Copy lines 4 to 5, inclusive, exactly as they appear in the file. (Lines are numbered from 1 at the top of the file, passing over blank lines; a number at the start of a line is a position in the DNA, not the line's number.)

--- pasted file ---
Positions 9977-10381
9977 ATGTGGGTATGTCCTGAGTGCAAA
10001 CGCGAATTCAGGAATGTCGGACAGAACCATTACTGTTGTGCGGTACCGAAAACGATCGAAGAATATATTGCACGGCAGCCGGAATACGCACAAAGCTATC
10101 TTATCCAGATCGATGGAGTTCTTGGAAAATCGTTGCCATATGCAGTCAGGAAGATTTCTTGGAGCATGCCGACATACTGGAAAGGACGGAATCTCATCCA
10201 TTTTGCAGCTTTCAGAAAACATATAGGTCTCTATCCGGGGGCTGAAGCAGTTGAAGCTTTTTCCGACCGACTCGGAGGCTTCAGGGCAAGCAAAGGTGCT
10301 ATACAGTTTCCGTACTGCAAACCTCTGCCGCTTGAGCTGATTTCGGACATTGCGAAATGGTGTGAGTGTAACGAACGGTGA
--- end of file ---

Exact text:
10101 TTATCCAGATCGATGGAGTTCTTGGAAAATCGTTGCCATATGCAGTCAGGAAGATTTCTTGGAGCATGCCGACATACTGGAAAGGACGGAATCTCATCCA
10201 TTTTGCAGCTTTCAGAAAACATATAGGTCTCTATCCGGGGGCTGAAGCAGTTGAAGCTTTTTCCGACCGACTCGGAGGCTTCAGGGCAAGCAAAGGTGCT